off the charts
BEYOND THE NUMBERS
BEYOND THE NUMBERS
Not Much “Shock” in CareFirst’s Proposed 2014 Maryland Health Insurance Rates
Health insurers are starting to submit, for state review, their premium rates for the coverage they will offer in the individual and small group markets next year, when the major components of health reform take effect. The latest batch comes from Maryland, where the largest insurer, CareFirst, has asked the state for a 25 percent average rate increase for its 2014 individual-market plans compared to its 2013 products. Health reform critics may cite this as the latest evidence of so-called “rate shock,” but a closer look at the CareFirst proposal shows that isn’t the case.
- The 25 percent average increase that has received so much attention is an average across all of the plans that CareFirst and its affiliates will offer. Notably, CareFirst is assuming that 80 percent of the parent company’s 2014 expected enrollment will be in plans offered by BlueChoice, for which CareFirst is predicting an average 12 percent annualized rate increase compared to 2013. That’s not insignificant, but it’s in the range of the increases people in the individual market have typically seen before health reform.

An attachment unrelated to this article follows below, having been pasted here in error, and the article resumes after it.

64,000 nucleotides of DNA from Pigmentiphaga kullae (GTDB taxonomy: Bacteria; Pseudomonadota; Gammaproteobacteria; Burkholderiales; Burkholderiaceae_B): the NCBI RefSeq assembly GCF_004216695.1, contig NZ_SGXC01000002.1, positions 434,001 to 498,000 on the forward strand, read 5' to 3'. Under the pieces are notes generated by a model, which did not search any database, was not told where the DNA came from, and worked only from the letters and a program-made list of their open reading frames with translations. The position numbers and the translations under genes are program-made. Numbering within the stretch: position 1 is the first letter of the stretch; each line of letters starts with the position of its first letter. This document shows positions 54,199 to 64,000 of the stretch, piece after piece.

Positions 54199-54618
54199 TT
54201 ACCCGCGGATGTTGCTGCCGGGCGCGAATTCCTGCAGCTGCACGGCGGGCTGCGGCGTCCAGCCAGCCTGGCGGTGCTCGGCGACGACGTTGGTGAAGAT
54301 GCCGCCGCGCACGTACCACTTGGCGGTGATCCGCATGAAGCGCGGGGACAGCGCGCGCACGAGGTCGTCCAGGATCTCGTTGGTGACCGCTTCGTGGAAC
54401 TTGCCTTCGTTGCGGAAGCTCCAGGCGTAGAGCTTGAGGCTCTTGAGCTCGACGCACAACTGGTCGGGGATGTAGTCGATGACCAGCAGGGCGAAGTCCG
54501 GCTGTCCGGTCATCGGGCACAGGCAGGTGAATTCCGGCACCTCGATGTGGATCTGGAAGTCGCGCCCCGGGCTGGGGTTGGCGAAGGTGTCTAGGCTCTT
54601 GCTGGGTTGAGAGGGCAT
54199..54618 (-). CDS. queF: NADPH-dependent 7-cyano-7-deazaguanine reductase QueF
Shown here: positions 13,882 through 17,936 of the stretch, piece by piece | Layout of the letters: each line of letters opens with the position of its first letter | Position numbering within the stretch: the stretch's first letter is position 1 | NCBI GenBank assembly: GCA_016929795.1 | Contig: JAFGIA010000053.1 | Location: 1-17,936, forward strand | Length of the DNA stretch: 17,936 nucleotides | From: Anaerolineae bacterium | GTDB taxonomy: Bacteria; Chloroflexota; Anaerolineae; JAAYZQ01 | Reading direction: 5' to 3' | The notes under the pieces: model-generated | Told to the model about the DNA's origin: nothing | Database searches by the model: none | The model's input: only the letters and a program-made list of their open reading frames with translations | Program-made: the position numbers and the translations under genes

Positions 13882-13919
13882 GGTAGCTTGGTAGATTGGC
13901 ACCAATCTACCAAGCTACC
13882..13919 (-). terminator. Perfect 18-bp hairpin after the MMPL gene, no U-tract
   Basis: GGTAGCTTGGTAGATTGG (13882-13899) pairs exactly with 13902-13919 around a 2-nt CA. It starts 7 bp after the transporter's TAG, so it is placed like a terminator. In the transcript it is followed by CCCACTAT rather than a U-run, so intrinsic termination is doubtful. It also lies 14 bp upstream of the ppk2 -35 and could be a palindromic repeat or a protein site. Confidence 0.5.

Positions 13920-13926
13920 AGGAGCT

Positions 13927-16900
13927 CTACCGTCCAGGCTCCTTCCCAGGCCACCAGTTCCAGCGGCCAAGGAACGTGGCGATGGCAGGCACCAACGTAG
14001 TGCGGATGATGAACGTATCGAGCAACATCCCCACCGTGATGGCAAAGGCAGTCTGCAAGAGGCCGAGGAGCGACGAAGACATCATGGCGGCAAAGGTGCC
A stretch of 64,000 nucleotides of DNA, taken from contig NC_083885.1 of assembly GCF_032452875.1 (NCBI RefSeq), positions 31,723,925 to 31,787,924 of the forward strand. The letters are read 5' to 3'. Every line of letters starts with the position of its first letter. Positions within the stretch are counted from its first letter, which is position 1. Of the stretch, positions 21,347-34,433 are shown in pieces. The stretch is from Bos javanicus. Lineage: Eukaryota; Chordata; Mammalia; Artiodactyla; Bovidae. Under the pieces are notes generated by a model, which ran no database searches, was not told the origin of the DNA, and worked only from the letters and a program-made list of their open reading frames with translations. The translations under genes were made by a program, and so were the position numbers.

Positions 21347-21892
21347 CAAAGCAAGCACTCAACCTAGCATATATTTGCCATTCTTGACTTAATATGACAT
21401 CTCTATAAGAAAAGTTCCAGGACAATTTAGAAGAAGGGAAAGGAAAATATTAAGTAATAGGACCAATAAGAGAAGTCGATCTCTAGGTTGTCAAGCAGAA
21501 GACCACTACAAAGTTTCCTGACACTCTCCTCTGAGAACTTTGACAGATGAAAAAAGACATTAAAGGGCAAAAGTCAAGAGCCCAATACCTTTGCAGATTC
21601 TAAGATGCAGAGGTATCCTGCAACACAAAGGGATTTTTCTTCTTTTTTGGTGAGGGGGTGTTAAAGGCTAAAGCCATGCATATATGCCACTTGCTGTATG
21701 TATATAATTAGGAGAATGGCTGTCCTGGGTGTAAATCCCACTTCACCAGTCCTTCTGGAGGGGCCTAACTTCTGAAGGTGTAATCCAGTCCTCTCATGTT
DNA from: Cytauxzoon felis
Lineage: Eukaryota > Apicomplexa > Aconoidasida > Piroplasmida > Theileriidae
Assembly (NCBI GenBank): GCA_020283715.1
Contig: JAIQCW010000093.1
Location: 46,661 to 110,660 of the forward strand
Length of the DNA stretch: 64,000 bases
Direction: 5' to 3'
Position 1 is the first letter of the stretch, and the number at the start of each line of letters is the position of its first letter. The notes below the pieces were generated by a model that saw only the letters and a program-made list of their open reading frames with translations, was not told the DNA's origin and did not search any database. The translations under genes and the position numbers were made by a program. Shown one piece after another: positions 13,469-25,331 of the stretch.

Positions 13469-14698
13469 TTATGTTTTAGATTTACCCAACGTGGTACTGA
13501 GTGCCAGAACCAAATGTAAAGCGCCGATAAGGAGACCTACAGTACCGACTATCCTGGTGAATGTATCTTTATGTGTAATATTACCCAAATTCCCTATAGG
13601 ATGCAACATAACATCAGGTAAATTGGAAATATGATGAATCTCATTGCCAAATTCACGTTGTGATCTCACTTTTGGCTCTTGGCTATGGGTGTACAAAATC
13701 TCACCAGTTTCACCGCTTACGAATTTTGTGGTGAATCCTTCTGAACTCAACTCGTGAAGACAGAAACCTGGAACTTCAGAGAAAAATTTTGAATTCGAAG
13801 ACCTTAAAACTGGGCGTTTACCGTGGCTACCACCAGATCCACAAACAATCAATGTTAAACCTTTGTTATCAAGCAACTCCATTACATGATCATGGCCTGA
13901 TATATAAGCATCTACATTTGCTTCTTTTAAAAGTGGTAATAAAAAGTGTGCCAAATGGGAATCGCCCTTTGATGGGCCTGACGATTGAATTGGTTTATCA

- Sixty percent of CareFirst’s 120,000 members in Maryland’s individual insurance market are enrolled in “grandfathered” plans that don’t have to comply with some of health reform’s major changes yet and so aren’t affected by the requested increase.
- Consumers care most about what they actually pay for coverage, and these filings don’t show that. The premiums that people will pay will be based on additional factors such as age and geography. And as we have written previously, a large share of the people in the individual market, including the young and healthy people that insurers want to attract, will get substantial help paying premiums through the tax credits that health reform will make available.
- Catastrophic plans will be available for people under age 30 and certain other groups. So the relatively small share of young and healthy people who won’t be eligible for subsidies and are willing to assume the risk of much higher out-of-pocket costs have a lower-premium option. The BlueChoice Young Adult plan (with a $6,350 annual deductible) has an average per-member, monthly rate (according to the preliminary filings) that is roughly half the rate of a mid-range plan with a $2,000 deductible that is open to people of all ages.
Receive the latest news and reports from the Center